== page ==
They don’t trust their leaders or the company 

Typically, if an employee trusts their managers, supervisors, or bosses, life at work is good. When there’s trust in the workplace, especially from those “higher up” in the org chart, your employees know that they can speak freely. This trust effectively defuses all of the other primary causes of burnout or disengagement. When employees feel that they have an outlet for frustrations, fears, or concerns, they voice them, and voicing concerns is the first step to making things better

They’ve already made plans to exit 

If your employee is considering another job offer, or even just scouring the market for new work, they’re going to mentally check out of their current job. Considering that 82% of employees are open to new employment, and half of those are looking actively, that’s a problem.

Not everyone that’s open to new work is actively looking and not everyone who is looking will disengage, but some will. Similarly, not everyone who wants to leave will find work right away. In fact, you may retain a disengaged, flight-risk employee for years before replacing them with someone more enthused to work for you. 

7 steps for reengaging disengaged employees 

If you’re concerned that one or many of your employees are disengaged, there are solutions. Many employees just need to be communicated with to feel heard and seen. Start here:

Step 1: Build trust

1/3 of employees don’t trust their employer. While building trust isn’t the easiest first step, it is the most important. You can’t share feedback, ask questions, or offer help effectively if they don’t trust you.  Building employee trust might look like:

  • Doing what you say you’re going to do
  • Honoring employee opinions and ideas 
  • Giving your employees an outlet to use their voice
  • Providing flexibility and space to demonstrate mutual trust
  • Cutting out gossip, hearsay, and presumption
  • Demonstrating transparency and a willingness to share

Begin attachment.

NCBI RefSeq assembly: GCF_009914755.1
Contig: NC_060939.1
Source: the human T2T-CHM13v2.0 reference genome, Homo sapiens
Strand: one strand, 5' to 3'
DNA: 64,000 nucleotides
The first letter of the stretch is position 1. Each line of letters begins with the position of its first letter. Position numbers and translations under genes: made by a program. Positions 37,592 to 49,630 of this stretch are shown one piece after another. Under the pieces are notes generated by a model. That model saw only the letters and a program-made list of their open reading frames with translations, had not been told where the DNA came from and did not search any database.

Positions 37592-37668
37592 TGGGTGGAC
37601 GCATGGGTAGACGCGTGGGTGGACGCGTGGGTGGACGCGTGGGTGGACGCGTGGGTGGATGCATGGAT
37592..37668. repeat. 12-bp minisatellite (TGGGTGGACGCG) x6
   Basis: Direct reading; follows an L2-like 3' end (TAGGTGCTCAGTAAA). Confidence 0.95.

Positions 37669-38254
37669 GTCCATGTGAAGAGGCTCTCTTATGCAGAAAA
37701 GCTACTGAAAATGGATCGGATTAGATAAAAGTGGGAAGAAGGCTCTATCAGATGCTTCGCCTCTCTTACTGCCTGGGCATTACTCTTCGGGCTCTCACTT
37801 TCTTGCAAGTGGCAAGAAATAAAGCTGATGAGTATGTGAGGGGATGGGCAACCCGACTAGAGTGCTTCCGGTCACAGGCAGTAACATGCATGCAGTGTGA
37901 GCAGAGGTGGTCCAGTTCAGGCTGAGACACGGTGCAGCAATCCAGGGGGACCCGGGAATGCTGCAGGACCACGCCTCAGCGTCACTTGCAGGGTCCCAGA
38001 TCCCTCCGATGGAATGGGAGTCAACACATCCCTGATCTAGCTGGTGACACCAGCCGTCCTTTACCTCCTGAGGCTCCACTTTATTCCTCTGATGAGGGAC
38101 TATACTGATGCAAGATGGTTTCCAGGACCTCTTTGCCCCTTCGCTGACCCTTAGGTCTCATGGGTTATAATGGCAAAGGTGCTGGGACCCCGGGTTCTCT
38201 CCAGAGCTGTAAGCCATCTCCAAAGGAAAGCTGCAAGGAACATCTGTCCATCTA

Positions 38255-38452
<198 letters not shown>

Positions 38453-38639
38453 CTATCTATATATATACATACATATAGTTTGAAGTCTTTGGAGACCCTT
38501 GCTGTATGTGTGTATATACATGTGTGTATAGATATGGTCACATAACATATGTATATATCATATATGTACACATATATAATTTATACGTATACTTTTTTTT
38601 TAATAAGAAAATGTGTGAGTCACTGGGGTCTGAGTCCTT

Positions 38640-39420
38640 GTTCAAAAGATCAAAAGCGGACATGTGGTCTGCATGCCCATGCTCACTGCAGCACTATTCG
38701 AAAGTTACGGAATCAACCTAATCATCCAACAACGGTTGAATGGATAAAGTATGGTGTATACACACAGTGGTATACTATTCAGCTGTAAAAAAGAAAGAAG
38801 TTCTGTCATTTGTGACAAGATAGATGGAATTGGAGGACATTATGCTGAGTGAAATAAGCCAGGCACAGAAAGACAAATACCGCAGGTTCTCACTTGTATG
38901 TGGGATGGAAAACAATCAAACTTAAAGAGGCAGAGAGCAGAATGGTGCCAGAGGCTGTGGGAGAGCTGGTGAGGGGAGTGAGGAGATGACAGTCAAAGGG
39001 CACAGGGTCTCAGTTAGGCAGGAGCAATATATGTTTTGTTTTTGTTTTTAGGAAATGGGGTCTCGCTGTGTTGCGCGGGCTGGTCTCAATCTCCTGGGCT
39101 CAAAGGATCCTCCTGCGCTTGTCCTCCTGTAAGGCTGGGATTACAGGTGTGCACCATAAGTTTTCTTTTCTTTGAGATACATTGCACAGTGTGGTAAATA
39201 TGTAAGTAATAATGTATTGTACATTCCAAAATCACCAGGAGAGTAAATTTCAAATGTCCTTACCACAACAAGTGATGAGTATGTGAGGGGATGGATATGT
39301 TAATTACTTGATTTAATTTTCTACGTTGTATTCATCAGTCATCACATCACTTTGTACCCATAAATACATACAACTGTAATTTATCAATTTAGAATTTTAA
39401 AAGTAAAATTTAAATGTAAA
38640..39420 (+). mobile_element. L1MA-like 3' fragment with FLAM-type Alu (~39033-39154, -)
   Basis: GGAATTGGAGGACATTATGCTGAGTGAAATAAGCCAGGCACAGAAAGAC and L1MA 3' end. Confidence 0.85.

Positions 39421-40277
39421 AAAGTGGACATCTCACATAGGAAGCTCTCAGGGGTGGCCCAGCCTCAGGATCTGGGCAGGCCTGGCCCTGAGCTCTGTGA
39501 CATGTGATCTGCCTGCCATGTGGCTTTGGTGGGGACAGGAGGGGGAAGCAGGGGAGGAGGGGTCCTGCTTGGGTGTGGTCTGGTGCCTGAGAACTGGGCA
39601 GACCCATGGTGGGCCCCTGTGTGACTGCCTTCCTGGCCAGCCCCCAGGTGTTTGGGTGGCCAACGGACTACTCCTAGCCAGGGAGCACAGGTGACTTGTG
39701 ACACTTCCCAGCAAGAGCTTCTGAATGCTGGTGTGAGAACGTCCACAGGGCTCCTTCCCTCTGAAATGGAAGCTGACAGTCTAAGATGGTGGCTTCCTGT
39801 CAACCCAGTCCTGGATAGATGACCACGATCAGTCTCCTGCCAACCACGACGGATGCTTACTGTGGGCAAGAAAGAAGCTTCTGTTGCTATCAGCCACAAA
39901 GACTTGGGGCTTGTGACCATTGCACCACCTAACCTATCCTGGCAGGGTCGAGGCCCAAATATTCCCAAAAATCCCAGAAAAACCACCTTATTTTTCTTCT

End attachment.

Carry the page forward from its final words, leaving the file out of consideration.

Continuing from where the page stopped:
Step 2: Ask questions

If you want to know what would re-engage your employees, ask them. Once you’ve built trust and demonstrated that you want to hear your employees out, do that. Ask questions that will help you understand the types of tasks your employees like and dislike, how they’ve felt in previous roles, what management style they prefer, and how they prefer to communicate. Employee engagement isn’t really hackable; it’s honestly just a study on human nature. Everyone is different, and sometimes, all it takes is for you to acknowledge that for them to re-engage. 

Step 3: Model engagement 

Picture it: You’re 8 years old and your parents just told you to eat all your vegetables. Now, picture that they’re eating chips and candy right in front of you. If your parents don’t eat their vegetables, how likely are you to eat yours? Sure, your parents could discipline you into eating them against your will, but how long will that really work? 

If your employees are expected to stay in the office, engaged at their work stations, and producing new output constantly, managers should too. If supervisors are coming and going constantly, taking loud personal phone calls, or scrolling Facebook at work, employees will follow suit. While constant output and continuous Facebook scroll are on opposite ends of the spectrum, it might be wise to aim for a healthy middle-ground that everyone can achieve. 

Step 4: Shake things up a bit